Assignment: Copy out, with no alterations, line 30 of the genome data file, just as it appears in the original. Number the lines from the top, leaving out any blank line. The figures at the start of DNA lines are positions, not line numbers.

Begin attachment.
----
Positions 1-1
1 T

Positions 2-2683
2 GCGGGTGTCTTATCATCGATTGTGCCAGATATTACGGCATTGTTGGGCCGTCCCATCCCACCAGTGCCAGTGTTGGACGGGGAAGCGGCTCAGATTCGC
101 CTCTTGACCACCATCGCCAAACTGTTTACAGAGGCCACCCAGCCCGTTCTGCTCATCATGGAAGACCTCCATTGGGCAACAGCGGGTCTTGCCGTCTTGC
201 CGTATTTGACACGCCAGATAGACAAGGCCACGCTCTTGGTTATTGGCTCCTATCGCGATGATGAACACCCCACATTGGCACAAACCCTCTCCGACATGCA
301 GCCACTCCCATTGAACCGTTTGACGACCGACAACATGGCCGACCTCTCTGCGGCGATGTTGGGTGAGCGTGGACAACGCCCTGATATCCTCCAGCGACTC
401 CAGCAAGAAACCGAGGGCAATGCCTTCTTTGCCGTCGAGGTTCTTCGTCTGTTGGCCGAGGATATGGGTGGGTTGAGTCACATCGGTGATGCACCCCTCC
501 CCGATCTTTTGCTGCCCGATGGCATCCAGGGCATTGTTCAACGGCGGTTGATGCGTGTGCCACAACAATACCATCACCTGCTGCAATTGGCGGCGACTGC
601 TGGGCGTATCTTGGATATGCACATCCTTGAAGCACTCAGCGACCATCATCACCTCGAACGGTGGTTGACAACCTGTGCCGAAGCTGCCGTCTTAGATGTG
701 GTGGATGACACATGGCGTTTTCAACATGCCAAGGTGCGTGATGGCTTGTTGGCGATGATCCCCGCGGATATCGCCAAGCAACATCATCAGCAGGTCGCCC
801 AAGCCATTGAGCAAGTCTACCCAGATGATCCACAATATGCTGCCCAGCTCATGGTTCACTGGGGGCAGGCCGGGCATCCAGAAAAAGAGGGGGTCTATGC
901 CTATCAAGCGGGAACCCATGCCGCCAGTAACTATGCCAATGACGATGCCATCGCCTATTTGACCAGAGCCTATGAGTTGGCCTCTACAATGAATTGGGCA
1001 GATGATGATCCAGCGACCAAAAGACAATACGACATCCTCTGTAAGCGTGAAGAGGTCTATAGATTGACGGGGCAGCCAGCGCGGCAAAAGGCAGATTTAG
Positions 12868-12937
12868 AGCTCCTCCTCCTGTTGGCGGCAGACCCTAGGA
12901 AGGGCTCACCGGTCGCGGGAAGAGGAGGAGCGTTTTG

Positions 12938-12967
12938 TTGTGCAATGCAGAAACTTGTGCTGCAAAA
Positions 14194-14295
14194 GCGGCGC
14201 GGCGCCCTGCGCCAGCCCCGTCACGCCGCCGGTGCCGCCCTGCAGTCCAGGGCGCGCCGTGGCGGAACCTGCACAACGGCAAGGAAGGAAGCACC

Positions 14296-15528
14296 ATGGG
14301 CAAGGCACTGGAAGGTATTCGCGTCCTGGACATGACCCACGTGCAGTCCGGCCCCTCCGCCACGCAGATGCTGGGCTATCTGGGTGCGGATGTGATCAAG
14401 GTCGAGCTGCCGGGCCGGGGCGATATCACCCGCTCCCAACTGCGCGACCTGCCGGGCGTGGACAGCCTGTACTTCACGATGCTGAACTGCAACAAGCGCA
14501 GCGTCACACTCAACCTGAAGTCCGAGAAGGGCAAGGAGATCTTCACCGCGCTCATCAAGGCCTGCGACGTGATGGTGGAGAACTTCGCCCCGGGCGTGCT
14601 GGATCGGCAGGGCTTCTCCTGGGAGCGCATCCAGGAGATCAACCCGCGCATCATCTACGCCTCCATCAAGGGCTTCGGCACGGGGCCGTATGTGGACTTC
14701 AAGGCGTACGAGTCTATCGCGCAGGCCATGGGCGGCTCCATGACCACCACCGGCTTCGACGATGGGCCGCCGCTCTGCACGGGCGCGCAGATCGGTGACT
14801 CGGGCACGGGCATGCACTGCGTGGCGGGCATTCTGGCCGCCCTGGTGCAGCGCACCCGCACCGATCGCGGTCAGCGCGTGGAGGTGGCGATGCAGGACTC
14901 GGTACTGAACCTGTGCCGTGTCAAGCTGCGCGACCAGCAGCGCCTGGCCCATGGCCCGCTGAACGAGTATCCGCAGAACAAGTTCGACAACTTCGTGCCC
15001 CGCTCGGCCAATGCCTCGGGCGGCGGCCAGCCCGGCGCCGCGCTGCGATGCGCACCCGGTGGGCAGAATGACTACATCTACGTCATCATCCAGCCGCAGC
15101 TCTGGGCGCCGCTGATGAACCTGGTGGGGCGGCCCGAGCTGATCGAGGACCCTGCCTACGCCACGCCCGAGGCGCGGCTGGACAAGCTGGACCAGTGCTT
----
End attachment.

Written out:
14801 CGGGCACGGGCATGCACTGCGTGGCGGGCATTCTGGCCGCCCTGGTGCAGCGCACCCGCACCGATCGCGGTCAGCGCGTGGAGGTGGCGATGCAGGACTC